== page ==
A fictionalized teenage version of the author comes to terms with her bipolar type I disorder.
Escoria (Witch Hunt, 2016, etc.) narrates Juliet’s troubled teenage years from the vantage point of her more stable 30s in this semiautobiographical novel. Mania, hallucinations, and drug use characterize the teen’s experiences, along with the ordinary humiliations of high school. Juliet passes unsuccessfully through several different types of schools as she comes to understand “the foreign thing” that plagues her mind, eventually landing in a rural, institutional boarding school with other addicted and mentally ill teens. Escoria writes in short, journallike chapters with occasional insertions of handwritten “found” documents such as notes, drawings, or Juliet’s diagnostic records. Descriptions of Juliet’s hallucinations are vivid, fantastic imaginings: “I no longer slept,” Juliet says. “It was so loud all the time. Each day I was assaulted by ringings and whispers, my heart pounding out the center of the chaos like a metronome, the order of the days splintering, popping apart, the ropes that once tethered me to the rest of the world had snapped and I had floated too far to find my way back.” The book is divided into two halves: pre–boarding school and institutional life. At times it becomes a numbing catalog of Juliet’s teenage parties and hangouts: “Nobody had anything to drink or smoke, so we went over to Walgreens....Then we went to Togo’s, where our friend worked, and he gave us free lemonades to mix with the rum. We drank our drinks and more people showed up and it seemed like it would be a good night—two parties, both in houses.” Juliet’s story is most compelling when she is contemplating her future or breaking through her own narrative to directly address the reader.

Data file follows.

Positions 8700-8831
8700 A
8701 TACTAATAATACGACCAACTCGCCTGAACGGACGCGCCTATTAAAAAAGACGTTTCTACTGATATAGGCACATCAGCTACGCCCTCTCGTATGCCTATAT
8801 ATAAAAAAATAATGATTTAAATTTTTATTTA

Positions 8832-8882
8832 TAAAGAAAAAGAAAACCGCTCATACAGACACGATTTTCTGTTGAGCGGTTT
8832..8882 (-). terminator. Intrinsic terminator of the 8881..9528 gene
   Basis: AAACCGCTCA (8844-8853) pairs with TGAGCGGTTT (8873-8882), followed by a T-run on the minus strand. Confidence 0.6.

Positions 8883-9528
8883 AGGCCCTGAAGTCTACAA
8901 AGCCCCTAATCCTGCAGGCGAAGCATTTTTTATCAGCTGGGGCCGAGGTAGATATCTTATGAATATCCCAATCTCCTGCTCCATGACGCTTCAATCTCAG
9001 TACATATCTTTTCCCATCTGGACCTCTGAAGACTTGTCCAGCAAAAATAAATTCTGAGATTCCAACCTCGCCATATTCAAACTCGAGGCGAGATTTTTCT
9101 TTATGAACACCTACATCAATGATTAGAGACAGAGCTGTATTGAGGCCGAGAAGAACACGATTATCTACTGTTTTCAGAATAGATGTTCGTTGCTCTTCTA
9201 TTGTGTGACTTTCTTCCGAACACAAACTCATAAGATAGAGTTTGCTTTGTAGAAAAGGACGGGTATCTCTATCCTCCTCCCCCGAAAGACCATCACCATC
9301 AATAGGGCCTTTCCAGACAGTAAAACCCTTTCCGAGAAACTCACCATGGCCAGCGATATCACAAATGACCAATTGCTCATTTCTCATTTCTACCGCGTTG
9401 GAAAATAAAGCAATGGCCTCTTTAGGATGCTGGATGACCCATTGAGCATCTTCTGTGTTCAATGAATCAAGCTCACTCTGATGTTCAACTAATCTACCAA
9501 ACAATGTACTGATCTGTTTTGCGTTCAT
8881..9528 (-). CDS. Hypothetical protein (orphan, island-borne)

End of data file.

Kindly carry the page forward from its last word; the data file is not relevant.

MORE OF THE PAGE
A vivid if sometimes-repetitive rendering of mental illness and disaffected youth.